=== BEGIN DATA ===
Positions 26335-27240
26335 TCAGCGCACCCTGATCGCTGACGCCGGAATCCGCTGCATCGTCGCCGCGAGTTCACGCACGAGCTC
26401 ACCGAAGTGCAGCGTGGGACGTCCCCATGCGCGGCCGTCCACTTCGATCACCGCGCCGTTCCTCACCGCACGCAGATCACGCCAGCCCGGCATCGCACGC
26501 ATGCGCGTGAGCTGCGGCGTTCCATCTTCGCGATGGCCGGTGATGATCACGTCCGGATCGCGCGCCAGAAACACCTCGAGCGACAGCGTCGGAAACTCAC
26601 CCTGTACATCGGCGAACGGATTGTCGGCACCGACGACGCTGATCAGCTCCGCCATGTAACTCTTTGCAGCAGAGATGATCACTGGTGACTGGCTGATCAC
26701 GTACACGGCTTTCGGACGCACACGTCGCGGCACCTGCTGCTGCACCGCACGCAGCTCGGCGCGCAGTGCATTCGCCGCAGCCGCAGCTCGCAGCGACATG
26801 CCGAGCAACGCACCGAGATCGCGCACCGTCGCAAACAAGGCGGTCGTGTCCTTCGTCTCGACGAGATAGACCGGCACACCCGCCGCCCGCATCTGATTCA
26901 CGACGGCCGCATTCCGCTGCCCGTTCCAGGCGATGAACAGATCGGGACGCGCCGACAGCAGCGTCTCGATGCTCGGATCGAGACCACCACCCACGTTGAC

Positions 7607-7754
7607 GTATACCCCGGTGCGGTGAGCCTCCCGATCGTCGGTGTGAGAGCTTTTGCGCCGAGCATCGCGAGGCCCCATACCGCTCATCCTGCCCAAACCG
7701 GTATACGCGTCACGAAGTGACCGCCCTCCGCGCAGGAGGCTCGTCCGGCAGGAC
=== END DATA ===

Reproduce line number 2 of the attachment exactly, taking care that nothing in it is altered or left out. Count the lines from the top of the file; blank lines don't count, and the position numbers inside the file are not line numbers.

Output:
26335 TCAGCGCACCCTGATCGCTGACGCCGGAATCCGCTGCATCGTCGCCGCGAGTTCACGCACGAGCTC